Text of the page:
Jen Webb

Jen Webb lives in Canberra, and is the author of a number of works including the poetry collection, Proverbs from Sierra Leone (Five Islands Press, 2004).




Bête à chagrin


a thin morning, Canberra cold, and the cat 

is sleeping outside, he’s dozing out there

dying in the sun, not knowing it, he thinks

perhaps how sunlight feels on skin, how birds’ wings

sound the air, he tastes the drugs on his tongue


this is the matter of his life

a life of feeling       not thinking. Of being       not might be

a human heart can’t be:  I am want, he is satisfied with is 


for him an easy death, for me old words 

like chagrin come to mind, and I

must make the call, rule the line


he purrs again, I stroke his staring coat 

he’s metaphor of course; all cats are, all loves

he blinks, dying in the sun


I can’t find the gap between want and ought 

now might be shifts into will and don’t becomes yes

the sun the only bright spot on a hard-edged day




Outside Euclid’s box

the cyberworld has given up the fight: space is still solid,

time remains a mystery, the fundamentals still rule – that

geometry of one and three, time and space, that box our world


but you know, and I know, time is sometimes now, sometimes then

or when: outside Euclid’s box it folds like a paper crane, taut

surfaces hiding what Euclid could not know;


tug the paper wing and time is squeezed in here, stretched out there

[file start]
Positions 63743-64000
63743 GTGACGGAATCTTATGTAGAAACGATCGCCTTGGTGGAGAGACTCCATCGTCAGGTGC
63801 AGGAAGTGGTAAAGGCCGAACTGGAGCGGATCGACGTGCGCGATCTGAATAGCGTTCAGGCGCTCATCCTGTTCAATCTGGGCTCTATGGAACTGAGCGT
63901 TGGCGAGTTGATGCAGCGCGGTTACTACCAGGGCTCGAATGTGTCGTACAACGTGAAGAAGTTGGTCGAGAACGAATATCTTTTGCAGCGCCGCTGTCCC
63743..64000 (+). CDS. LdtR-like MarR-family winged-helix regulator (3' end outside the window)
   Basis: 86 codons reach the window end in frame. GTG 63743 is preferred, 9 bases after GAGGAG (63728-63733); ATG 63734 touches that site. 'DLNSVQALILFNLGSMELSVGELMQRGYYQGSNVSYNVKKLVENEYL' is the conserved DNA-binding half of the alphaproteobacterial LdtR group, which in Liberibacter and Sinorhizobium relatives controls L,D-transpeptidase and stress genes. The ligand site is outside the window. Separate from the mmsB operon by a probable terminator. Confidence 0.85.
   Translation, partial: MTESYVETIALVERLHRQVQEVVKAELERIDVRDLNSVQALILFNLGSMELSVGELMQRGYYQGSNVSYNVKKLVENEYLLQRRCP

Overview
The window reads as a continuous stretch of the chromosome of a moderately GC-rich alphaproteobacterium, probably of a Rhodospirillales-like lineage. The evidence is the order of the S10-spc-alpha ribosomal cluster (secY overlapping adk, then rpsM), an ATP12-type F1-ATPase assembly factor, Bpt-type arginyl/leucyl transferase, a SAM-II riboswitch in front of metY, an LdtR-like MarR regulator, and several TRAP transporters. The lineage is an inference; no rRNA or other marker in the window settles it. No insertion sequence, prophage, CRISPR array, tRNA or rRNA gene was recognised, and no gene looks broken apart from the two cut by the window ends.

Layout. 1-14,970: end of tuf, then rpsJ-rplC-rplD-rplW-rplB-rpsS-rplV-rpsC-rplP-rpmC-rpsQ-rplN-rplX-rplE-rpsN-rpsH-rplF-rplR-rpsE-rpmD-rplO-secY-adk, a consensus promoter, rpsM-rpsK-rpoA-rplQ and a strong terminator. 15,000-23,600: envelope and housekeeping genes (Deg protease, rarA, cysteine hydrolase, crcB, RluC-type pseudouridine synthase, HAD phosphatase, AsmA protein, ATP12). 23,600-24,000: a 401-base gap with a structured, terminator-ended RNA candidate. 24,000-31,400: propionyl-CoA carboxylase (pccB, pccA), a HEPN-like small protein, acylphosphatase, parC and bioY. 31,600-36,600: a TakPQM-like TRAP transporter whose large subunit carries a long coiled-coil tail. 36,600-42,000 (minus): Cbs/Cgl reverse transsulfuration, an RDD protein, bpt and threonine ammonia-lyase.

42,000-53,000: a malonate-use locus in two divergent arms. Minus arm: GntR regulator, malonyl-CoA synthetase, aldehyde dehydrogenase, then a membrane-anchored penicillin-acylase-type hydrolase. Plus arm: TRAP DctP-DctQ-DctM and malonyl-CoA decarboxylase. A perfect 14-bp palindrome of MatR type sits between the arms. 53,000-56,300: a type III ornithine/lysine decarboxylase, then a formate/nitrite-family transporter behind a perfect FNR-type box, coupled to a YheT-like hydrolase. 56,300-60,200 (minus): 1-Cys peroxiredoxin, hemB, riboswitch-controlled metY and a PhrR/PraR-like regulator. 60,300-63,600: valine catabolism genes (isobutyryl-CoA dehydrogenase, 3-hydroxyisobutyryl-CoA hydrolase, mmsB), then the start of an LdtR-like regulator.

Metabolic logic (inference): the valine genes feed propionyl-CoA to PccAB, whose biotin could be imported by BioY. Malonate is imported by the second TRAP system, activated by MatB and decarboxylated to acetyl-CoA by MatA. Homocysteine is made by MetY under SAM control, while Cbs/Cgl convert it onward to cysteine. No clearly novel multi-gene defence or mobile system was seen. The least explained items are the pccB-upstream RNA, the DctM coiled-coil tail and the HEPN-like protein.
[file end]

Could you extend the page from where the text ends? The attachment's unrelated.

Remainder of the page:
the walls shift, the tremble takes its time, one wall falls, three

remain – height and length and width – they shudder


as space shifts like a tale; as there is folded onto then

as where is drawn out beyond what seemed to be its end –

what remains?


the story arcs from me to you, time trembles, and space,

the walls fail: when does far away become

just here, or then become now? When


does that old arc thread

here to there, the line from then to now,

the story, the trembling tale?




Wednesday morning


So here we are again, back at the tipping point

poised between stop and go

Another Wednesday lifts its blinds to check the day.


Sun, again. Blue sky.

A flotilla of clouds heading this way

morning light of course on leaves.


Below the tree three birds stand, eyes on the sky

where the hawk takes his thermal ride


the little birds describe his flight

then freeze as he turns their way.


The tree falls still; even time hesitates: the clocks run

to and fro


confused by the unlikely sky

Janus scratches his head, looks to

and fro, defers the day